Before my crazy awesome trip to Budapest, my friends and I explored the capital of the Czech Republic. Since Prague was the first place I traveled to abroad, my expectations were high. Like, really high. I don't even know what I was expecting, but Prague didn't quite meet it. Don't get me wrong, it was a really cool city and we had an awesome time, but it just felt too... expected? Maybe it was where we hung out or what we saw, but the city felt really geared toured Western tourists. Everyone spoke English and literally every place we went -- church, museum, castle -- had a fee. (A high fee.) Compared to Budapest, where virtually no one spoke to us in English and we could easily stumble upon local gems like ruin pubs, a lot of Prague seemed a bit more like (I hate to say this) midtown New York -- filled with tourists and overpriced mediocre food.
That said, the architecture is beautiful, and there were some really cool things to see around the city. I loved the Jewish cemetery (that's a weird phrase), where graves were literally piled on top of each other and the Old New Synagogue -- the oldest preserved synagogue in Central Europe with all its original furnishings. The Spanish synagogue was mind-blowingly beautiful. I've never seen such a colorful place of worship before! The Prague Castle was pretty cool too, but crazy overpriced. (They charge you to take photographs and then won't allow you to take them in most areas.) Golden Lane looks like its straight out of Epcot in Disney and therefore great for photo ops.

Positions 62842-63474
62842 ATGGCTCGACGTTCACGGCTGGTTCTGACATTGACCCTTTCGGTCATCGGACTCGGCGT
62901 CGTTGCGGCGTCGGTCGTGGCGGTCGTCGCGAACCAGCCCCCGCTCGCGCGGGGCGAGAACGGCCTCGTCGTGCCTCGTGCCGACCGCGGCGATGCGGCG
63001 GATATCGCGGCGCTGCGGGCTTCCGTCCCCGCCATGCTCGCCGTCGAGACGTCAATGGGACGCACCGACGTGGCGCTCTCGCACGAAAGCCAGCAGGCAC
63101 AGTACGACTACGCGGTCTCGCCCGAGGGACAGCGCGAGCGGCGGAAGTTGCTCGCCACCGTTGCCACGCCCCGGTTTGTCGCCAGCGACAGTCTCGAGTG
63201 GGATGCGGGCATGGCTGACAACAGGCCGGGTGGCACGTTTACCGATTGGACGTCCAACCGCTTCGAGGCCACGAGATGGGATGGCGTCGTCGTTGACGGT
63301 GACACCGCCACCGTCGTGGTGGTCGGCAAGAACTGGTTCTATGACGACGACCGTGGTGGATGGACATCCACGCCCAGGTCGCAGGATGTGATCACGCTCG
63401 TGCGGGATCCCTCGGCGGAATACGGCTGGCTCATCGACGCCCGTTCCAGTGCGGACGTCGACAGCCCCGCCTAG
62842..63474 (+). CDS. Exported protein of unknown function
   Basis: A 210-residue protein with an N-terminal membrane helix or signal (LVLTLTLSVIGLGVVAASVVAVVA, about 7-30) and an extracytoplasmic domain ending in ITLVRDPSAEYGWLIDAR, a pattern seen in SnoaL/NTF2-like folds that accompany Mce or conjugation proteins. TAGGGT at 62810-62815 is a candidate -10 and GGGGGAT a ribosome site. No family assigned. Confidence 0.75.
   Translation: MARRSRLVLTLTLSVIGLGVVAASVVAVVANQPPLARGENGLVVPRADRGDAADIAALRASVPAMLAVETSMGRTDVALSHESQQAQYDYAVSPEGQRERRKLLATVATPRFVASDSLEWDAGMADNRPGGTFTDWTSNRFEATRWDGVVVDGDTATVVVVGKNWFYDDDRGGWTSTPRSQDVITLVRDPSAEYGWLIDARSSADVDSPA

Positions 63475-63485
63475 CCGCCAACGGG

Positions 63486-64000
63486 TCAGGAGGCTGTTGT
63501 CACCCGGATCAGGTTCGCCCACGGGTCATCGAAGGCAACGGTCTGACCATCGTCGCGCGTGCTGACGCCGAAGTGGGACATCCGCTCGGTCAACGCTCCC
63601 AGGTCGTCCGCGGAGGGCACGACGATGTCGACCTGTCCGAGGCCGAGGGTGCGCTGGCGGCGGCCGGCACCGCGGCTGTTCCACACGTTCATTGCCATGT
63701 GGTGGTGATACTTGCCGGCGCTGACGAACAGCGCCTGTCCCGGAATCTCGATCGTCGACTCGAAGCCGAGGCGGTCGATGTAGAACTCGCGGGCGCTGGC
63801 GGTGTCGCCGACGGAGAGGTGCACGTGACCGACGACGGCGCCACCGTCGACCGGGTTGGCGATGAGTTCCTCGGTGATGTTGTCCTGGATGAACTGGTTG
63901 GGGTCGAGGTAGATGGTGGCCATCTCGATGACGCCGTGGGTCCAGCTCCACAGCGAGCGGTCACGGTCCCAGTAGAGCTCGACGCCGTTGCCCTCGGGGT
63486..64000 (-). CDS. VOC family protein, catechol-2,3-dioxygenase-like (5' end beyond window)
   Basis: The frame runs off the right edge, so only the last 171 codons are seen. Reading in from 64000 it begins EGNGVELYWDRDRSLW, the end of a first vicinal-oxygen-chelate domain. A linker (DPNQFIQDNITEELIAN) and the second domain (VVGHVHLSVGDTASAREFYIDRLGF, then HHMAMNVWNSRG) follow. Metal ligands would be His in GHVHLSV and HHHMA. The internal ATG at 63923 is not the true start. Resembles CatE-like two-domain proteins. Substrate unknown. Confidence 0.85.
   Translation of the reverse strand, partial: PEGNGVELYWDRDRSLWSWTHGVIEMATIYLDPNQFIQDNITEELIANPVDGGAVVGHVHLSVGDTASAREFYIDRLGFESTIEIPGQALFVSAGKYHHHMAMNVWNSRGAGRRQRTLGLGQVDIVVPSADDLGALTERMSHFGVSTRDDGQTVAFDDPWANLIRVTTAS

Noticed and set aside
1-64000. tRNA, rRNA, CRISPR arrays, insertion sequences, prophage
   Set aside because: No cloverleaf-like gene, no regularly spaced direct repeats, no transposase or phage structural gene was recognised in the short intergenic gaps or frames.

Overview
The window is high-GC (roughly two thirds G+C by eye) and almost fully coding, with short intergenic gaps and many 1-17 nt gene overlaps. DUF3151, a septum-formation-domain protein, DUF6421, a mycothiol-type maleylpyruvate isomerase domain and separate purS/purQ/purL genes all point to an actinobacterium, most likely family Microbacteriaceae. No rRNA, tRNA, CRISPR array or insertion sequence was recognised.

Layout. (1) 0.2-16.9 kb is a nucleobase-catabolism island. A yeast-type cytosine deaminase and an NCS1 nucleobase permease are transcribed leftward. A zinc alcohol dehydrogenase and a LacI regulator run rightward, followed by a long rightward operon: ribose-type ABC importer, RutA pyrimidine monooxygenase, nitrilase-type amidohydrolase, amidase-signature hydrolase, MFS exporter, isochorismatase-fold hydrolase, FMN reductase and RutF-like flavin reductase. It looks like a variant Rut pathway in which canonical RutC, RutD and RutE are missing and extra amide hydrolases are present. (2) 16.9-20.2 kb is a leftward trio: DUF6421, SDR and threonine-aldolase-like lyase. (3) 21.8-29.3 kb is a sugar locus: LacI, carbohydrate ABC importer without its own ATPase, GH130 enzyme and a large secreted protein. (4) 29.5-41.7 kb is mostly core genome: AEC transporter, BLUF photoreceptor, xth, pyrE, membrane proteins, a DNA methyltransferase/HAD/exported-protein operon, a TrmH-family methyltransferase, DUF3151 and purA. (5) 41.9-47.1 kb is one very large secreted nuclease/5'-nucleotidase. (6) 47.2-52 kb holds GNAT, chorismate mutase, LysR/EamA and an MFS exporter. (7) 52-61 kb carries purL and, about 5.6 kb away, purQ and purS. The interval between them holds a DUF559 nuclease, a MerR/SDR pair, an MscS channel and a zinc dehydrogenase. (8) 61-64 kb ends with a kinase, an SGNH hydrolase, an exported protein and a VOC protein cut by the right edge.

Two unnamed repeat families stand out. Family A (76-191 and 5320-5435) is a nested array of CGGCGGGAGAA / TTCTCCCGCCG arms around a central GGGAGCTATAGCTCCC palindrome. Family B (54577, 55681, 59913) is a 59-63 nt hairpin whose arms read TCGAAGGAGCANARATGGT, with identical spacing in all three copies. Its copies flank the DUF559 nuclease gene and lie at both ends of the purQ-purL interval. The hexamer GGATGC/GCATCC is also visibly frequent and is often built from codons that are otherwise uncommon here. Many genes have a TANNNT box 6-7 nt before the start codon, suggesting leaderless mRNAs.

We climbed Prague's mini Effiel Tower -- Petrin Tower -- which I'd recommend. It's a nice little workout and gives you a great panoramic view of the city. The iconic Charles Bridge is always crowded (similar to the Brooklyn Bridge on a beautiful weekend afternoon) but worth the walk. Go early in the morning if you want to walk at a normal human pace. Our favorite meal was at the top of the Gehry-designed Prague Dancing House. Be sure to make reservations -- it gets packed! Wenceslas Square (really more of a boulevard) is in the more modern part of the city and complete with your requisite Starbucks and McDonald's but has a really interesting history (Velvet Revolution) and great museums at the tail end. Oh also, its basically prostitute central at night, so there's that.
Since Prague is home of the the Pilsner (and highest beer consumption per capita in the world), it's filled with fantastic bars and beer gardens. My favorite was the Letna Beer Garden situated in a garden on the bank of the Vlatava. Overall, the nightlife seemed pretty on point with Eastern Europe clurrrb stereotypes. But maybe that's not a bad thing? At least it was authentically cheesy and filled with locals.
Though I don't think I'll be rushing back to Prague anytime soon, we had a perfectly pleasant time there and I'd definitely recommend czech-ing it out (sorry, I had to).